philomachus pugnax

From The Collaborative International Dictionary of English v.0.48:

Ruff \Ruff\, n. [Of uncertain origin: cf. Icel. r[=u]finn rough,
   uncombed, Pr. ruf rude, rough, Sp. rufo frizzed, crisp,
   curled, G. raufen to pluck, fight, rupfen to pluck, pull, E.
   rough. [root]18. Cf. Ruffle to wrinkle.]
   1. A muslin or linen collar plaited, crimped, or fluted, worn
      formerly by both sexes, now only by women and children.
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            Here to-morrow with his best ruff on. --Shak.
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            His gravity is much lessened since the late
            proclamation came out against ruffs; . . . they were
            come to that height of excess herein, that twenty
            shillings were used to be paid for starching of a
            ruff.                                 --Howell.
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   2. Something formed with plaits or flutings, like the collar
      of this name.
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            I reared this flower; . . .
            Soft on the paper ruff its leaves I spread. --Pope.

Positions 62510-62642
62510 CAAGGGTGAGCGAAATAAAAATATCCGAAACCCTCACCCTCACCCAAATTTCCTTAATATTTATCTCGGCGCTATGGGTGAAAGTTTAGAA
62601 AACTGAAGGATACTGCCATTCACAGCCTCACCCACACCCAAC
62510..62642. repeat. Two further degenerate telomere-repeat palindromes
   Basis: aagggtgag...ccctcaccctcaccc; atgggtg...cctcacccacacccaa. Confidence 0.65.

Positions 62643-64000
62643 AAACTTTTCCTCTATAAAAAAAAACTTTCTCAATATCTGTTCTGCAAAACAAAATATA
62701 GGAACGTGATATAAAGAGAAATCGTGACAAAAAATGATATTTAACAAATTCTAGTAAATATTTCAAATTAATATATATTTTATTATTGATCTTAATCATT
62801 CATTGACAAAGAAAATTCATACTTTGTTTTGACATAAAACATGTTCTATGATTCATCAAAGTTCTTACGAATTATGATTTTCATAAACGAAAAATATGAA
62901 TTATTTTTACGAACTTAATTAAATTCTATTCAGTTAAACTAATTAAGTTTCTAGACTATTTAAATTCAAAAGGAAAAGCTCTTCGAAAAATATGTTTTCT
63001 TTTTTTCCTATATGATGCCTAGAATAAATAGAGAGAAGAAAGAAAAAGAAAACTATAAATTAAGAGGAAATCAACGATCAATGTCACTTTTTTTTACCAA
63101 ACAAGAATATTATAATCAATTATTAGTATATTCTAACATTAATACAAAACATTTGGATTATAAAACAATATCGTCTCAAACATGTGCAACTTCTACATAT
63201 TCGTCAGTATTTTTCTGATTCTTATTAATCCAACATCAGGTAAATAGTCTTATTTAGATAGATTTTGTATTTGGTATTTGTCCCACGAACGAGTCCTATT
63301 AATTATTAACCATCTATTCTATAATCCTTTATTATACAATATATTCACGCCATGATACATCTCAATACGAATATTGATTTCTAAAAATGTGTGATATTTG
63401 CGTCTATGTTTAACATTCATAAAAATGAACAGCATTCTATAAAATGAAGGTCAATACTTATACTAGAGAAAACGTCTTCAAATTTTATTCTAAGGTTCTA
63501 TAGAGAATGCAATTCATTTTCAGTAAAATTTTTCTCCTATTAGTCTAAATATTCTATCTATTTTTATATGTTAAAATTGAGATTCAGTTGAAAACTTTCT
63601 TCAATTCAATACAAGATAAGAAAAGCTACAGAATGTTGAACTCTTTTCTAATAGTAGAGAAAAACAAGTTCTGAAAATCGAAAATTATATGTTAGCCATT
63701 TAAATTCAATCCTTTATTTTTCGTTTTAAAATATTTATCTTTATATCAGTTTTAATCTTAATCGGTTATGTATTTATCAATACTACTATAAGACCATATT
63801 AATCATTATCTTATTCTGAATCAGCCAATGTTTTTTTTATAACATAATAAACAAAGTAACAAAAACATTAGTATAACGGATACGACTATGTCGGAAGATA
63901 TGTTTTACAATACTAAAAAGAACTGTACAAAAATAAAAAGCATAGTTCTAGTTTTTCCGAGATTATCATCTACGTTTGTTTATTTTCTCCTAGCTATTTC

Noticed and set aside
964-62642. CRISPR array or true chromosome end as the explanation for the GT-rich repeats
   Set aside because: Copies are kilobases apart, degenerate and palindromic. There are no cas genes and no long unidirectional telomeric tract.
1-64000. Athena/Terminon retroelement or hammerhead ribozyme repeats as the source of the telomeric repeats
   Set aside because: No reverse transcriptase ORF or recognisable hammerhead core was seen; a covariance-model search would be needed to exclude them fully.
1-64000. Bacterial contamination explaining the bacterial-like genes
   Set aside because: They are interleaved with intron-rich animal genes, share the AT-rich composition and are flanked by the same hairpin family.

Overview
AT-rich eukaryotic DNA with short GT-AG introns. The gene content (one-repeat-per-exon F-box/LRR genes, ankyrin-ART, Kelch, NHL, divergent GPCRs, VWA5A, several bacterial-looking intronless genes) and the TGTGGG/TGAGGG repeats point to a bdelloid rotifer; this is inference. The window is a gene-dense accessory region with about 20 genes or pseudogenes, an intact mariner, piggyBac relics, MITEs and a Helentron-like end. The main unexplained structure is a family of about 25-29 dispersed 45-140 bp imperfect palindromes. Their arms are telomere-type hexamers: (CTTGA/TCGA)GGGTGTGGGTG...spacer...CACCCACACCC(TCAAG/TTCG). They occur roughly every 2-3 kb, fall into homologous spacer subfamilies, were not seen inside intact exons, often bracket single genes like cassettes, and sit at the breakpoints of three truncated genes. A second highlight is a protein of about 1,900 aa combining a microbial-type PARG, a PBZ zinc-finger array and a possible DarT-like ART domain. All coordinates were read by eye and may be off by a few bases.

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   3. An exhibition of pride or haughtiness.
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            How many princes . . . in the ruff of all their
            glory, have been taken down from the head of a
            conquering army to the wheel of the victor's
            chariot!                              --L'Estrange.
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   4. Wanton or tumultuous procedure or conduct. [Obs.]
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            To ruffle it out in a riotous ruff.   --Latimer.
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   5. (Mil.) A low, vibrating beat of a drum, not so loud as a
      roll; a ruffle.
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   6. (Mach.) A collar on a shaft ot other piece to prevent
      endwise motion. See Illust. of Collar.
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   7. (Zool.) A set of lengthened or otherwise modified feathers
      round, or on, the neck of a bird.
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   8. (Zool.)
      (a) A limicoline bird of Europe and Asia ({Pavoncella
          pugnax}, syn. Philomachus pugnax) allied to the
          sandpipers. The males during the breeding season have
          a large ruff of erectile feathers, variable in their
          colors, on the neck, and yellowish naked tubercles on
          the face. They are polygamous, and are noted for their
          pugnacity in the breeding season. The female is called
          reeve, or rheeve.
      (b) A variety of the domestic pigeon, having a ruff of its
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